Skin Tags: Should They Be Removed?

Medical Author: Melissa Conrad Stoppler, MD
Medical Editor: William C. Shiel, Jr, MD, FACP, FACR

A friend of mine has a history of basal cell carcinoma (a benign type of skin cancer), and recently we were discussing skin protection from the sun. We then began discussing what types of skin surface abnormalities should be checked by a doctor, and which ones are very common and are in general, not a concern.

The discussion boiled down to: how does she (or for that matter you as a viewer), determine whether it is a mole, actinic keratosis, or skin tag? And what types of skin abnormalities should you be concerned about?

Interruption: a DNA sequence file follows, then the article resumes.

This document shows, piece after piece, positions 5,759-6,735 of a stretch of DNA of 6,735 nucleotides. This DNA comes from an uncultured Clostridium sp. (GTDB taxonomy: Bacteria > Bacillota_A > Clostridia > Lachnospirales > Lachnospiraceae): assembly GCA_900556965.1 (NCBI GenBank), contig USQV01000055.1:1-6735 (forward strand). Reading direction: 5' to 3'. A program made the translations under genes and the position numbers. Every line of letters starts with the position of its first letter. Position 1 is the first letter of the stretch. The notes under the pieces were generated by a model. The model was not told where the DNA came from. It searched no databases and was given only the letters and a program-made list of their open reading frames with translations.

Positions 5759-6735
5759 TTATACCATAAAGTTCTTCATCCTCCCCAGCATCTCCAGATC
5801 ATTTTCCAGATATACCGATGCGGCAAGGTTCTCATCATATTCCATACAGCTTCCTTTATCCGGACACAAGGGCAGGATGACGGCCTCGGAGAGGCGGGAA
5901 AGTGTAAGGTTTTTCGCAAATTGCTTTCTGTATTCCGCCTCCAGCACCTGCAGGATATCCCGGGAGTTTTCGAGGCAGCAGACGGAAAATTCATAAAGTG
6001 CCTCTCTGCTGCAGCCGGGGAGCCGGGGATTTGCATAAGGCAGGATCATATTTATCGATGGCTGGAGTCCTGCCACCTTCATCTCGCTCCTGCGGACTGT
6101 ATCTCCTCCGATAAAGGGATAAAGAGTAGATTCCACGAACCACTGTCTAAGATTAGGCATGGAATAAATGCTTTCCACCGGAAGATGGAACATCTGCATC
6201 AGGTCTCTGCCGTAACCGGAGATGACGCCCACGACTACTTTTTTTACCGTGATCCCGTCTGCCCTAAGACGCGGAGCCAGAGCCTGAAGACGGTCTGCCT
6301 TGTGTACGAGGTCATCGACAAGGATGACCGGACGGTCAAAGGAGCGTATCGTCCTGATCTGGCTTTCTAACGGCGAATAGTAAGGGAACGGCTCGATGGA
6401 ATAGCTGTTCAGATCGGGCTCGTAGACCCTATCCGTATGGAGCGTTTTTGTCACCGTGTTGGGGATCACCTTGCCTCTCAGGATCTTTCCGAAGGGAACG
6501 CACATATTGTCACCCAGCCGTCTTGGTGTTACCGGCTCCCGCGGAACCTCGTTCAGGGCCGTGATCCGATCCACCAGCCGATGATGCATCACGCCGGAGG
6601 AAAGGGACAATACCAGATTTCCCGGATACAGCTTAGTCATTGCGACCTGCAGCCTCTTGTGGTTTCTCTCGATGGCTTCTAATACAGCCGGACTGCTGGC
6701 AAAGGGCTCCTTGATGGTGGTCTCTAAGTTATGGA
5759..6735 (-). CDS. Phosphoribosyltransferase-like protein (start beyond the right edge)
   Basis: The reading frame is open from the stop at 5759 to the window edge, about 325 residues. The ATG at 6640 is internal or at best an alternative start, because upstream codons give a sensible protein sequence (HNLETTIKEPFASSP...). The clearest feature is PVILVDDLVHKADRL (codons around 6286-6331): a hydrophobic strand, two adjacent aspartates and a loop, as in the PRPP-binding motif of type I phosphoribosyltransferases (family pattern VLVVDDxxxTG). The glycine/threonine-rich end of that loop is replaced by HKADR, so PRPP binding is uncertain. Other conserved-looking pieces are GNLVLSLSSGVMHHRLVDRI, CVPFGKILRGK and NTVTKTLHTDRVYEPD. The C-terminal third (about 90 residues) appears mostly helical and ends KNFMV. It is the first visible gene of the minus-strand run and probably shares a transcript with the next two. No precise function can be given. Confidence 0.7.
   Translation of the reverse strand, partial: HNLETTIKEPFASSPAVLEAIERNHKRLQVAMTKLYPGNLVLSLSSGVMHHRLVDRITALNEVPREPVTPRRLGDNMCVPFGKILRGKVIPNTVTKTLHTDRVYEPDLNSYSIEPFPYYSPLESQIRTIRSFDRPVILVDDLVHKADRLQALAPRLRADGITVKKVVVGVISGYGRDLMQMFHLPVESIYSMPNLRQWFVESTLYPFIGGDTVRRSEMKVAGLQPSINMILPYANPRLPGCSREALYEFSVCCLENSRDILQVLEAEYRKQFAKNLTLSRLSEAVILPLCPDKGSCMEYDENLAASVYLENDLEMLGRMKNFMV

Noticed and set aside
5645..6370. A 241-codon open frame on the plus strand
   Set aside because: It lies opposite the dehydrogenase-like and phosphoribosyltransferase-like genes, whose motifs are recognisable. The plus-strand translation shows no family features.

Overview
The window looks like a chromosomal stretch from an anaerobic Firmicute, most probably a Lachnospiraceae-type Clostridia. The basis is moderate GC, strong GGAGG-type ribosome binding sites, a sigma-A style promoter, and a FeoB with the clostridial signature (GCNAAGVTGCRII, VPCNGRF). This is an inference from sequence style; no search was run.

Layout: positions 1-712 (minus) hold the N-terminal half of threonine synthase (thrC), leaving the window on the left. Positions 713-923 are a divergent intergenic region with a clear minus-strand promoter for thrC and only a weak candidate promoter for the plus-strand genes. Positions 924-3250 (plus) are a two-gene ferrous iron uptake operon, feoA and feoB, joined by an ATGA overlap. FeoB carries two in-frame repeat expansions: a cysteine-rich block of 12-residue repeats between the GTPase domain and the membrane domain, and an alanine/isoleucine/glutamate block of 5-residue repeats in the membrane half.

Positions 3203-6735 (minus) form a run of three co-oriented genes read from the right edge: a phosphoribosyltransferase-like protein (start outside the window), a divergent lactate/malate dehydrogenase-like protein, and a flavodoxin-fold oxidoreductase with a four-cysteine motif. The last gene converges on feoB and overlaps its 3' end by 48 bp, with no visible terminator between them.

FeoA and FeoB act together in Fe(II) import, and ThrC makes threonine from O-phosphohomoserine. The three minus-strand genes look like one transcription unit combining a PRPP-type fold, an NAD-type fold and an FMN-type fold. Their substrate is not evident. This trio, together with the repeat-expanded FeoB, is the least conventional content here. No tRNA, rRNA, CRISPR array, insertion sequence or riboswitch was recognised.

Skin tags are one such skin abnormality, and they are also very common. Skin tags - small portions of skin that appear to be attached to or protrude from normal skin - are a common benign condition of the skin. Usually just a few millimeters in diameter, skin tags vary in appearance. Some are the same color as surrounding skin while others are hyperpigmented (darker than surrounding skin). In most cases, they are attached to the underlying skin by a small band of tissue called a stalk or peduncle.

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